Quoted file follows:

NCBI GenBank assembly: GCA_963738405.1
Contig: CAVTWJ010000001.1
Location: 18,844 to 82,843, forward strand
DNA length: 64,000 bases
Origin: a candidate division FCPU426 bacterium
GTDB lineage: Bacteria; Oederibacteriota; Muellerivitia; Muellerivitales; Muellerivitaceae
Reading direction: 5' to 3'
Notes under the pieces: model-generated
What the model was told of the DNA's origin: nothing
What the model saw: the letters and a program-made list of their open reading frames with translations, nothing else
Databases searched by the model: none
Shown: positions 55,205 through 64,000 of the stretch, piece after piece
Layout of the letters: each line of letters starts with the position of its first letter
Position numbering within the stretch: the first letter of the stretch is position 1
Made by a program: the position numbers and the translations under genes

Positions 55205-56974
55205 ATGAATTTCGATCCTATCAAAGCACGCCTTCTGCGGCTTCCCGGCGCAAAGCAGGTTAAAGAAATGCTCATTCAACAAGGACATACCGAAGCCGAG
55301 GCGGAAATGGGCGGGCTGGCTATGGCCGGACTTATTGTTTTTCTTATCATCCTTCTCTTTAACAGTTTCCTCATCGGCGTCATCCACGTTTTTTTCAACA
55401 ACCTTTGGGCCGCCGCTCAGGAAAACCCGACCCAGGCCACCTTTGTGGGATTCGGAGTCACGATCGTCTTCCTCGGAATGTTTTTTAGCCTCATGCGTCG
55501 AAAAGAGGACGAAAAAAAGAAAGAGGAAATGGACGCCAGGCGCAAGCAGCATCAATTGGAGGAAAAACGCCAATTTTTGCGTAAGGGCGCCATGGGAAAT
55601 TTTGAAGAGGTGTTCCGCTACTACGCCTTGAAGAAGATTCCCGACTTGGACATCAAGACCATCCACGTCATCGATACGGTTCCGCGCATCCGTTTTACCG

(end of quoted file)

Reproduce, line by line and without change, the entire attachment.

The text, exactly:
NCBI GenBank assembly: GCA_963738405.1
Contig: CAVTWJ010000001.1
Location: 18,844 to 82,843, forward strand
DNA length: 64,000 bases
Origin: a candidate division FCPU426 bacterium
GTDB lineage: Bacteria; Oederibacteriota; Muellerivitia; Muellerivitales; Muellerivitaceae
Reading direction: 5' to 3'
Notes under the pieces: model-generated
What the model was told of the DNA's origin: nothing
What the model saw: the letters and a program-made list of their open reading frames with translations, nothing else
Databases searched by the model: none
Shown: positions 55,205 through 64,000 of the stretch, piece after piece
Layout of the letters: each line of letters starts with the position of its first letter
Position numbering within the stretch: the first letter of the stretch is position 1
Made by a program: the position numbers and the translations under genes

Positions 55205-56974
55205 ATGAATTTCGATCCTATCAAAGCACGCCTTCTGCGGCTTCCCGGCGCAAAGCAGGTTAAAGAAATGCTCATTCAACAAGGACATACCGAAGCCGAG
55301 GCGGAAATGGGCGGGCTGGCTATGGCCGGACTTATTGTTTTTCTTATCATCCTTCTCTTTAACAGTTTCCTCATCGGCGTCATCCACGTTTTTTTCAACA
55401 ACCTTTGGGCCGCCGCTCAGGAAAACCCGACCCAGGCCACCTTTGTGGGATTCGGAGTCACGATCGTCTTCCTCGGAATGTTTTTTAGCCTCATGCGTCG
55501 AAAAGAGGACGAAAAAAAGAAAGAGGAAATGGACGCCAGGCGCAAGCAGCATCAATTGGAGGAAAAACGCCAATTTTTGCGTAAGGGCGCCATGGGAAAT
55601 TTTGAAGAGGTGTTCCGCTACTACGCCTTGAAGAAGATTCCCGACTTGGACATCAAGACCATCCACGTCATCGATACGGTTCCGCGCATCCGTTTTACCG